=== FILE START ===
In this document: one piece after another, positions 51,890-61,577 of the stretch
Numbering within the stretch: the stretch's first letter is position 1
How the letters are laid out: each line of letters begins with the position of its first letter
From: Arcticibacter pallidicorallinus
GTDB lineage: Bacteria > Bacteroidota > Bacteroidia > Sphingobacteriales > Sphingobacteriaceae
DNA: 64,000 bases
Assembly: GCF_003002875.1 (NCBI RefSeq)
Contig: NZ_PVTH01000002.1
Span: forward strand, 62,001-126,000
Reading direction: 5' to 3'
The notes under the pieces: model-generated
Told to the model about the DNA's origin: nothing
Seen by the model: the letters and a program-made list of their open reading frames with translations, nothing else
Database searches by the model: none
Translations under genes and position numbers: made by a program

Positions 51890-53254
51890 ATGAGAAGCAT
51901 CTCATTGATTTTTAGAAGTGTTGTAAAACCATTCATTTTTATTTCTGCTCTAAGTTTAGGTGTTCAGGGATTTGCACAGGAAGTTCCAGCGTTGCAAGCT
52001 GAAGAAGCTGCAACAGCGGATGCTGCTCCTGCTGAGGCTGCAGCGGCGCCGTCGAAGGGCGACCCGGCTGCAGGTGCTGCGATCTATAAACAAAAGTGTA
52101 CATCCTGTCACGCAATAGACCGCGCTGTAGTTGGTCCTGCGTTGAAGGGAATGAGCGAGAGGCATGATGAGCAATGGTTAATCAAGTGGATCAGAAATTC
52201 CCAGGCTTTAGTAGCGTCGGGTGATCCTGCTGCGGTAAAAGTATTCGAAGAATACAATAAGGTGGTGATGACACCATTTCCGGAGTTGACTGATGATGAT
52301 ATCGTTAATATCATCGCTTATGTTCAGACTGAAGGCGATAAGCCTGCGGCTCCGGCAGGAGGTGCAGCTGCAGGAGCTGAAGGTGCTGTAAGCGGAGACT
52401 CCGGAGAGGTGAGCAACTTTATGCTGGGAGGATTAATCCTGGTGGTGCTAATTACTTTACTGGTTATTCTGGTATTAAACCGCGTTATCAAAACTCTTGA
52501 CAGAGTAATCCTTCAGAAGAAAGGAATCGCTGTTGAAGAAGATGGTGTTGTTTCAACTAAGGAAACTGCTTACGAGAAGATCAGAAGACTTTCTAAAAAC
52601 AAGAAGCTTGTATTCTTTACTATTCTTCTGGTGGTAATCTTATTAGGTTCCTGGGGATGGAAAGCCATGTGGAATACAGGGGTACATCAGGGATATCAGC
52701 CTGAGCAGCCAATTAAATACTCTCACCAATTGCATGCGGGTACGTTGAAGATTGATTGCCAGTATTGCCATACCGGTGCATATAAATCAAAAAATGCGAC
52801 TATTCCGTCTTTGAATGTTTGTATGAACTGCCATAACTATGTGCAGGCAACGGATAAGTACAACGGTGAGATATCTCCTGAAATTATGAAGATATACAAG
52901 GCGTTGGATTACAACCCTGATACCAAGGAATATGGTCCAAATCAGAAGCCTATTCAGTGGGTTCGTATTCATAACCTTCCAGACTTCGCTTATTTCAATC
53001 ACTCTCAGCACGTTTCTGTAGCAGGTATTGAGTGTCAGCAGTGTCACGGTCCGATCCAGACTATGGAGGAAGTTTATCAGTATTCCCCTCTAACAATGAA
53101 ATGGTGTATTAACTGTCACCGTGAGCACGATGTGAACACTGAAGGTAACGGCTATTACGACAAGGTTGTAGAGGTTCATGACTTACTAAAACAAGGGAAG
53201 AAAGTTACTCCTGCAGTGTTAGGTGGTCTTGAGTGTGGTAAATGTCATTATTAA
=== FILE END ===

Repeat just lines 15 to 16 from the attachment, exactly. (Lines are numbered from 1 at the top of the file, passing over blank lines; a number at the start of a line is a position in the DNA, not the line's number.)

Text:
Translations under genes and position numbers: made by a program

Positions 51890-53254